Proper assessment of the adolescent male singing voice begins with locating the approximate pitch of the boy’s speaking voice, which was found to be approximately 2 to 3 semitones above the lowest note in the singing range5. Terry Barham and Darolyne Nelson suggest having the boy say “hello” to you, followed by leading the boy from his speaking pitch (as scale degree 1) on “hello-o-o-o-o” using scale degrees do-do-re-mi-re-do6. As with most vocal exercises during the initial assessment process, it is important to guide the singer slowly and carefully, listening for any signs of vocal strain with each modulation. Using vocalises that employ a small range, such as a third, make it possible for boys with limited singing ranges to be successful.

In the spirit of Barham and Nelson’s research, the author has developed the following exercise (to be performed and modulated in whatever keys necessary) to initially assess the boy’s singing range. Only utilizing the range of a third and written in a jazz style, the vocalise consists of whole-steps and half-steps (ascending and descending):


Figure 1. Rollo Dilworth, Jazz-Style Warm-up © 2012 by Hal Leonard Corporation. Reprinted by permission.

A common pattern used to test voices consists of a descending “so to do” pattern in a range that is comfortable for the singer. Consistent with the research, this kind of warm-up allows the singer to gradually ease from the higher to the lower registers of the voice, all within the range of a fifth. When singing this type of exercise, Jonathan Reed recommends using a resonant vowel (such as “ee”) and a percussive consonant (such as “b”).7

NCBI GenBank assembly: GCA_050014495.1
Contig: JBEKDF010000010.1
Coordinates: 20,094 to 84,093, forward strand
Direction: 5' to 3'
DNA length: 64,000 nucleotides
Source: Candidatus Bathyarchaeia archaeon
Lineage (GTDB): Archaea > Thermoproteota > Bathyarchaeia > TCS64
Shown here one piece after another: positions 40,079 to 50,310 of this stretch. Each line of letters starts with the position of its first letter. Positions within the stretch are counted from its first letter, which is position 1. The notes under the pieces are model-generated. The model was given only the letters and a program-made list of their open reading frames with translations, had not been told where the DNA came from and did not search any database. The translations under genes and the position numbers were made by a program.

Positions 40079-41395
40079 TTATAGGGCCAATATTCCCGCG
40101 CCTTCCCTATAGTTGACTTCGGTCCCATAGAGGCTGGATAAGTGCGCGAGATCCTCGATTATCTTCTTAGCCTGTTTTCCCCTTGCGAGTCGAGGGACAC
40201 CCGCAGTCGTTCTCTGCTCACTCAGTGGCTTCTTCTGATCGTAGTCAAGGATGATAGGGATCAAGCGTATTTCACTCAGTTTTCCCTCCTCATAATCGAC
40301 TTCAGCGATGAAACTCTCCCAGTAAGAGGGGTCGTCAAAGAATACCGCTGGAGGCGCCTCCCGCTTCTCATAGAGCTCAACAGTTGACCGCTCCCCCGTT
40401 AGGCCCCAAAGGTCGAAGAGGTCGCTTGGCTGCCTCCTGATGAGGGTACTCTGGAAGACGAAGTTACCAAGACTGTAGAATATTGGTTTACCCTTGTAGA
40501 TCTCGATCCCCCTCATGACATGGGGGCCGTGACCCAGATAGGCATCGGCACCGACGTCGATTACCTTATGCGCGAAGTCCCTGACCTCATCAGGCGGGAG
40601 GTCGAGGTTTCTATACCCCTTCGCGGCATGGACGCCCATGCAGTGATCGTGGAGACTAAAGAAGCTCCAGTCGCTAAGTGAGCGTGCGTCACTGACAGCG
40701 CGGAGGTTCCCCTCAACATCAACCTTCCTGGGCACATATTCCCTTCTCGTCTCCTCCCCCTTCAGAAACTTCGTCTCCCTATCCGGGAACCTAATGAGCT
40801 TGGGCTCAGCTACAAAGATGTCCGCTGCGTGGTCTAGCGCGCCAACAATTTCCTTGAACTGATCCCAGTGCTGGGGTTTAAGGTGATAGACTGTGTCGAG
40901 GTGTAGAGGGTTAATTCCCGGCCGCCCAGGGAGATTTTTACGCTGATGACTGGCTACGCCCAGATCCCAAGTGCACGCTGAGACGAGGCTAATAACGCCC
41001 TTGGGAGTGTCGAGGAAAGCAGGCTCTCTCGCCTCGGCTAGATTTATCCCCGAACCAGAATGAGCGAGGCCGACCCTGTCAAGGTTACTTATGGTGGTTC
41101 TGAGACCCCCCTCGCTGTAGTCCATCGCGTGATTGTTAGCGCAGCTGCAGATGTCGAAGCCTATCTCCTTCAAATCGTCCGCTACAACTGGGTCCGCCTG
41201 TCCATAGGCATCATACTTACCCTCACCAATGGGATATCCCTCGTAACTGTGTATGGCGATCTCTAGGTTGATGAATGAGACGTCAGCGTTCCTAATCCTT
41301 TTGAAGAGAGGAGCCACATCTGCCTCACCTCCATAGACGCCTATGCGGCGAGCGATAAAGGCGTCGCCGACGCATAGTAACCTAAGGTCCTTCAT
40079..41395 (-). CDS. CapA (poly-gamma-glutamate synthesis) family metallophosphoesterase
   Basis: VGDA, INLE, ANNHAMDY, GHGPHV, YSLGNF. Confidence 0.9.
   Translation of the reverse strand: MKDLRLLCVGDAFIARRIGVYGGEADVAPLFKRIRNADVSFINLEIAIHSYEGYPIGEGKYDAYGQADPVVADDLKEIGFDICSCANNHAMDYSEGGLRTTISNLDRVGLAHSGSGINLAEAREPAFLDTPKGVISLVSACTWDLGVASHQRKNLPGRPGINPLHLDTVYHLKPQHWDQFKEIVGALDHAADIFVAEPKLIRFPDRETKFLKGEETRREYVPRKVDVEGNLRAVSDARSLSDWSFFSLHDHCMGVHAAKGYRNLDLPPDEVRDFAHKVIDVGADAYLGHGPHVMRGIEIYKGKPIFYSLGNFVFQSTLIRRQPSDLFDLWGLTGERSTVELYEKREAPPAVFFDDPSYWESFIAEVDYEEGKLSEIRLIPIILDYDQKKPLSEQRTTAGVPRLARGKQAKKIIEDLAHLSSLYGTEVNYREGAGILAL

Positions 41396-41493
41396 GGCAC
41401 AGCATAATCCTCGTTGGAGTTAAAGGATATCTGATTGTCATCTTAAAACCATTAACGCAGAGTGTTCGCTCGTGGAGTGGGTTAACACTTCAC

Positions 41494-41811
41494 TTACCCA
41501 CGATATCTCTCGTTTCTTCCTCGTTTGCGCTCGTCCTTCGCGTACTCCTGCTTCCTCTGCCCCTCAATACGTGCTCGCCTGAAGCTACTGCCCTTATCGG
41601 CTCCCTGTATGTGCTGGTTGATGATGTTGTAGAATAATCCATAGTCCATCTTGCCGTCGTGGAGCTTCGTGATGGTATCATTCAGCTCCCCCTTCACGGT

Apart from using composed vocalises, it is also reasonable to ask the adolescent boy to sing a song with which he is familiar. In a more recent qualitative study, Barham notes: “for several teachers, discovering a boy’s speaking voice pitch level is a prelude to singing a familiar song in the corresponding key.8 A short list of popular tunes recommended by expert in the field include Jingle Bells9, Rock Around the Clock10, My Country, ‘Tis of Thee11 and We Will Rock You!.12

Beyond the task of documenting the singer’s vocal range on a note card or audition form, Barham and Nelson, Conrad, and Freer all suggest posting changes in the singers’ vocal range in the classroom on a wall chart or bulletin board.13 By placing the progression of each boy’s vocal range on display, it is hoped that students will build camaraderie and develop a deeper understanding of how the voice change process varies among individuals.